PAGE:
I would say that Elizabeth’s selfishness is not only for money but also of her situation. Something learned from Sir Walter, no doubt. She would not be willing share any honors or power she has with Anne. Elizabeth’s power is in the management of her father’s home and in being his favorite so that by his leave “Nothing could be done without a reference to Elizabeth.” (Chapter 3) I think the reason that Elizabeth does not allow Anne to be useful at home or in selecting a house in Bath is because she would be giving some of her power away. In Chapter 1 we are told “(Anne) was nobody with either father or sister: her word had no weight; her convenience was always to give way—she was only Anne.” Both Sir Walter and Elizabeth would probably find it very annoying if someone told them that Anne might have a preference for which city she lives in or in what house that she resides. To let Anne have more responsibility at home would be to put Anne and Elizabeth in a situation where they could be compared with each other. We all know who would compare most favorably but does Elizabeth also? I think the tasks Anne completes at Kellynch after the departure of Elizabeth are the most boring and tedious of tasks and Elizabeth will not be there to be compared with Anne while she is doing them. I can imagine that the servants and tenants would all prefer to deal with Anne rather than Elizabeth if they could and if Anne was allowed to be of use while Elizabeth was in residence I can easily see a mass exodus to Anne.
I think there are two instances in which Elizabeth finds herself jealous of Anne although she may not recognize it as such. First, they have both had disappointment in proposed marriages but they are of very unequal value. Anne has been loved and wanted and ended the engagement herself. Elizabeth was fooled and avoided and had the mortification of knowing she was not wanted. Anne has also had a second offer of marriage of which she has turned down and as far as we know Elizabeth has had none—this must be as humiliating for Elizabeth as it was when Mary was wed before her and it shows in Chapter 4, “Young and gentle as she was, it might yet have been possible to withstand her father’s ill will, though unsoftened by one kind word or look on the part of her sister.” Second, Elizabeth is jealous of Anne herself. I know this seems to contradict the idea that for the most part, when not being actively mean to her, she treats Anne with indifference. However, although she is incapable of appreciating Anne, Elizabeth must see that others prefer Anne to herself and that must be an appalling notion. Her father’s friend and her mother’s great friend Lady Russell obviously prefers Anne.
“She (LR to Elizabeth) had been repeatedly very earnest in trying to get Anne included in the visit to London, sensibly open to all the injustice and all the discredit of the selfish arrangement which shut her (Anne) out” (Chapter 2)
If Lady Russell has always had and shown this preference by pleading Anne’s injustices then Elizabeth may very well not like her at all for it and it might increase her dislike for Anne. I do not think it is uncommon for a person to dislike someone but still be jealous of a variety of things including just being a good person when you may be conscious that you are not—but that does not sound like Elizabeth does it? There are other things to be jealous of Anne about however. Elizabeth, if not actually preventing Anne from taking the annual trip to London she is definitely not promoting it either. I would venture that neither Elizabeth nor Sir Walter want to spend extra money on Anne to fit her up for London but more than that, again I would think she would not wish to be compared to Anne by their acquaintance. Anne far outshines Elizabeth in manner and intelligence and I am not disposed to say that she is really inferior in beauty because she has already received two offers of marriage which I think is testament enough to her ability to attract gentlemen.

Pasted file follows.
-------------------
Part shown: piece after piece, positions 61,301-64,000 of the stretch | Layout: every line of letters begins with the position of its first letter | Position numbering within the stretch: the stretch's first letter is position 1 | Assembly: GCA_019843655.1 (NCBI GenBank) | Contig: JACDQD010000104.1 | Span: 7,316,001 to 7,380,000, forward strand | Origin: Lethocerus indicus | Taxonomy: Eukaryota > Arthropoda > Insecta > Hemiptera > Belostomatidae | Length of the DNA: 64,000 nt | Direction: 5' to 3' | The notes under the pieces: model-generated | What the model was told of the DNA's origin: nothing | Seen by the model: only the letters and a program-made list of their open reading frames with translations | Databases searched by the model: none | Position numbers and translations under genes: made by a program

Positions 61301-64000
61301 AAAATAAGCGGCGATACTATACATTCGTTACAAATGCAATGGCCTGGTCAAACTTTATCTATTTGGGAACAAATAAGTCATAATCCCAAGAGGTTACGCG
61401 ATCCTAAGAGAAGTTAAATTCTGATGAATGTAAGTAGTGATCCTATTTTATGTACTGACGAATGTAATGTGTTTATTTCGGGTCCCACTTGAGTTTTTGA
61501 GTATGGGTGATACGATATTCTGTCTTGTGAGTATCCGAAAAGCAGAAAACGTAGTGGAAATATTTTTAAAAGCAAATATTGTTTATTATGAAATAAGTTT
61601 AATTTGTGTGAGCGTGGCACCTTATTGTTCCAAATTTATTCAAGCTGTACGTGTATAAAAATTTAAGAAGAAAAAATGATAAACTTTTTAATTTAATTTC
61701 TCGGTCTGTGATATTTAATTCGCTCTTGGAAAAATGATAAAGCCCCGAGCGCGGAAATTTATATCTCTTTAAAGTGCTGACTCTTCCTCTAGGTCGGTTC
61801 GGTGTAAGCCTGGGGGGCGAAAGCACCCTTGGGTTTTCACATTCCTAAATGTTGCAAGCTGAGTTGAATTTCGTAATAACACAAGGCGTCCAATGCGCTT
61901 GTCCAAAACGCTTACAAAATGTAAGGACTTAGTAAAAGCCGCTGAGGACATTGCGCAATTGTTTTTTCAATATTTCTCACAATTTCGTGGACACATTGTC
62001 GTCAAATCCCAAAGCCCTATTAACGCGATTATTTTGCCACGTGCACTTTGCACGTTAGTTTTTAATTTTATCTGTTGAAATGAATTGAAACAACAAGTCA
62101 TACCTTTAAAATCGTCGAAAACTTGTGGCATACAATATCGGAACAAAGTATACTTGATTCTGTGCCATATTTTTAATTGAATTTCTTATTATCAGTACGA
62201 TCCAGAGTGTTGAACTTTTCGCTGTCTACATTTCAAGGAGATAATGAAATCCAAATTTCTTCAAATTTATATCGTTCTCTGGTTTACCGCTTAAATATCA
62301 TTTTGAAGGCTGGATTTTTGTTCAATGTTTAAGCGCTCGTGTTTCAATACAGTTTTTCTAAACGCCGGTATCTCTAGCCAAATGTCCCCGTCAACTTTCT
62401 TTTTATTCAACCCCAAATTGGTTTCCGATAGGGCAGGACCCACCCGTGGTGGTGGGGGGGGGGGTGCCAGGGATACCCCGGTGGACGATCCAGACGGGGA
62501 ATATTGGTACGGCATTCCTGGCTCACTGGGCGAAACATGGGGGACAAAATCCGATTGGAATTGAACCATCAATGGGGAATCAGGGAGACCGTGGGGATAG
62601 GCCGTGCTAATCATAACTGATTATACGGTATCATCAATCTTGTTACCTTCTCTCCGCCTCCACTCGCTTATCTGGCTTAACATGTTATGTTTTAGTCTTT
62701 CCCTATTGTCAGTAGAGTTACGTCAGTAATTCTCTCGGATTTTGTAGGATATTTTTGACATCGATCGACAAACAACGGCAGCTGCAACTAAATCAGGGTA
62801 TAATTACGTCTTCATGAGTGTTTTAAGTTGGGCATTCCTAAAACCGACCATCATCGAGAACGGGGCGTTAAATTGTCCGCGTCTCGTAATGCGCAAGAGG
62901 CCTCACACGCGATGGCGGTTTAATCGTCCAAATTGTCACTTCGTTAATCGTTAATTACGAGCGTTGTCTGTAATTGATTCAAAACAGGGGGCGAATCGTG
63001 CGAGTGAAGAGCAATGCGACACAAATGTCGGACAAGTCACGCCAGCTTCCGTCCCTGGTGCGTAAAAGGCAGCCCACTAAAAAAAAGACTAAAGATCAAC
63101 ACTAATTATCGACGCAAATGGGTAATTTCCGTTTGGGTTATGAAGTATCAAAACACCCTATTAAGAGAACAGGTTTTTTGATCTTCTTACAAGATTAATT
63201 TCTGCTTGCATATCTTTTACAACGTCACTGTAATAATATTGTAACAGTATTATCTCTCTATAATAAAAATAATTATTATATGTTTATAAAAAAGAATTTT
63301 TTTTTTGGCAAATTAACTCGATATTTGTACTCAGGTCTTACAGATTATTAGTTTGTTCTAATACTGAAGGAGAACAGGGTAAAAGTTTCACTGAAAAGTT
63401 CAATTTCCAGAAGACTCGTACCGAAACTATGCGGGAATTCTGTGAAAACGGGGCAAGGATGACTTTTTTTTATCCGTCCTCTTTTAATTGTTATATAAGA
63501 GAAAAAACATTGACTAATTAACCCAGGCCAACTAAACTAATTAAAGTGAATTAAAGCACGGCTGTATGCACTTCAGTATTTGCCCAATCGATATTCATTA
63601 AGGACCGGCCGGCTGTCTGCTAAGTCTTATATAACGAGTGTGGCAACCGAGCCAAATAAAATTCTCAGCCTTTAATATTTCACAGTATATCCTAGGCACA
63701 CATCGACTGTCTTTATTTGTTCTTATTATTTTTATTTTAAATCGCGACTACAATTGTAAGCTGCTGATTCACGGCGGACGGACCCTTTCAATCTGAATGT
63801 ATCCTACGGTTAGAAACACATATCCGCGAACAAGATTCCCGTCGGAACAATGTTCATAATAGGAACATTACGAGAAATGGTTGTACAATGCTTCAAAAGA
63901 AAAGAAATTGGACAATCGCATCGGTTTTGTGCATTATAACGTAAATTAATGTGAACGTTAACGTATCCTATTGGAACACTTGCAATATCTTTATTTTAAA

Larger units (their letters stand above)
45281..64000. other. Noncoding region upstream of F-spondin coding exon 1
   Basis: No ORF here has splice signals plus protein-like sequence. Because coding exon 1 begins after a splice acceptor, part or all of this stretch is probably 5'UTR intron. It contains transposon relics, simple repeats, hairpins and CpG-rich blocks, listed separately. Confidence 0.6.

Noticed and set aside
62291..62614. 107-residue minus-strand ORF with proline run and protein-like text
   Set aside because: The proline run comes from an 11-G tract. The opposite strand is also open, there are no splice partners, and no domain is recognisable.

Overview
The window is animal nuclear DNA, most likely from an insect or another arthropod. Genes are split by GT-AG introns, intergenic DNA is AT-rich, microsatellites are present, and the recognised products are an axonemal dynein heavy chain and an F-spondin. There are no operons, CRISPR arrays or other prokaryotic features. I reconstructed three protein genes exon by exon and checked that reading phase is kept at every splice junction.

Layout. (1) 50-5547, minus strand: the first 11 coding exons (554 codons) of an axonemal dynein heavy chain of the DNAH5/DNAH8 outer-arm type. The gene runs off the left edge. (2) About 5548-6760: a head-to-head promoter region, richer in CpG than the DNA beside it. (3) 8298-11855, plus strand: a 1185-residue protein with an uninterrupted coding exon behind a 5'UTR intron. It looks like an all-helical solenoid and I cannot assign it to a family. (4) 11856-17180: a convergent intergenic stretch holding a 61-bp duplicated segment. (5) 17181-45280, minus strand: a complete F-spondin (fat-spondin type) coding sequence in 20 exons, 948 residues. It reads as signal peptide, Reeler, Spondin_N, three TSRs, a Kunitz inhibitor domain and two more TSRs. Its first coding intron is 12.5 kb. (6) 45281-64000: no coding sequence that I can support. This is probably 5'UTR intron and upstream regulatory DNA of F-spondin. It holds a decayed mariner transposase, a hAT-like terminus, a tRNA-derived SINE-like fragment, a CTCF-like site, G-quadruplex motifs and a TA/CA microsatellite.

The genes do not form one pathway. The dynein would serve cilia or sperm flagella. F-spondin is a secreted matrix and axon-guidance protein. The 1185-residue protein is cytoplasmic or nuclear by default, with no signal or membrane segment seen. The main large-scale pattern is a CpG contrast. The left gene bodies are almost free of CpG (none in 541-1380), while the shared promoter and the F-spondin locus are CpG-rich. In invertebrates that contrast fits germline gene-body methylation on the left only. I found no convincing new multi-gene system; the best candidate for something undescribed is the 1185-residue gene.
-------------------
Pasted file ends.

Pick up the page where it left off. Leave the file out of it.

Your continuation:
I pondered for a while whether Elizabeth is truly mean to Anne or is she just indifferent like Sir Walter and I finally came to give weight to meanness every now and again from some of what JA tells us of Elizabeth’s thoughts and her speech. In Chapter 1, distressed for money Elizabeth ponders how they can retrench and after coming up with no real solutions “…she afterwards added the happy thought of their taking no present down to Anne, as had been the usual yearly custom.” Elizabeth considers it a “happy” thought to not take a present to Anne. I always assumed that the word “happy” was being used with the usual meaning of “merry” but I decided to consider other slightly different meanings. I considered that “happy” was being used in place of the word “good” meaning this would be a good way to save some money or “pleased” but the fact that she would be “pleased” as in “contented” is not really much better than “happy” so I really think it is just a straight forward use of the word happy with the regular meaning of merry. When Elizabeth talks about Anne going to Uppercross instead of going directly to Bath in Chapter 5, “I cannot possibly do without Anne,” was Mary’s reasoning; and Elizabeth’s reply was, “Then I am sure Anne had better stay, for nobody will want her in Bath.” I think this statement is designed to be hurtful for actually Elizabeth really does not need to say anything, does she? Is it not for Anne to decide whether she will go or are we to understand that Elizabeth is deciding that Anne will stay or hinting for Anne to stay with this statement? Anne’s next statement says that she “agreed” to stay: “To be claimed as a good, though in an improper style, is at least better than being rejected as no good at all; and Anne, glad to be thought of some use, glad to have any thing marked out as a duty, and certainly not sorry to have the scene of it in the country, and her own dear country, readily agreed to stay.” I am not sure that if Anne had wanted to go to Bath that she would be allowed to but I am sure that it was mean for Elizabeth to label Anne as unwanted.
Groupread is maintained by Myretta with WebBBS 3.21.